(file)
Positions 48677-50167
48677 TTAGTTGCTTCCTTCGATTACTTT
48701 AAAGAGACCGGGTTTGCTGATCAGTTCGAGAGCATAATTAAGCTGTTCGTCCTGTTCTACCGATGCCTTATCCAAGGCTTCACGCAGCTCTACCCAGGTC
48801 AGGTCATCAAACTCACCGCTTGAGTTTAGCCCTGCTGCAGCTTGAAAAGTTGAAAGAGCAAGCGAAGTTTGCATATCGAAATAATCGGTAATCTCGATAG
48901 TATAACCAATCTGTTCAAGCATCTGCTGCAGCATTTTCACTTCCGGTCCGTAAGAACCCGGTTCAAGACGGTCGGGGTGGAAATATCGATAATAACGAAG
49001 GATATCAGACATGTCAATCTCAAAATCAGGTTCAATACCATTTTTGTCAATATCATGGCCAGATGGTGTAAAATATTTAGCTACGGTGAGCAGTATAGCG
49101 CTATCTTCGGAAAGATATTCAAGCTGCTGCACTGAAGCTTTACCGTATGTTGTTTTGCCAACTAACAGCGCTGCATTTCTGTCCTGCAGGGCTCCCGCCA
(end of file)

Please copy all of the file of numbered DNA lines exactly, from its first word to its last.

Positions 48677-50167
48677 TTAGTTGCTTCCTTCGATTACTTT
48701 AAAGAGACCGGGTTTGCTGATCAGTTCGAGAGCATAATTAAGCTGTTCGTCCTGTTCTACCGATGCCTTATCCAAGGCTTCACGCAGCTCTACCCAGGTC
48801 AGGTCATCAAACTCACCGCTTGAGTTTAGCCCTGCTGCAGCTTGAAAAGTTGAAAGAGCAAGCGAAGTTTGCATATCGAAATAATCGGTAATCTCGATAG
48901 TATAACCAATCTGTTCAAGCATCTGCTGCAGCATTTTCACTTCCGGTCCGTAAGAACCCGGTTCAAGACGGTCGGGGTGGAAATATCGATAATAACGAAG
49001 GATATCAGACATGTCAATCTCAAAATCAGGTTCAATACCATTTTTGTCAATATCATGGCCAGATGGTGTAAAATATTTAGCTACGGTGAGCAGTATAGCG
49101 CTATCTTCGGAAAGATATTCAAGCTGCTGCACTGAAGCTTTACCGTATGTTGTTTTGCCAACTAACAGCGCTGCATTTCTGTCCTGCAGGGCTCCCGCCA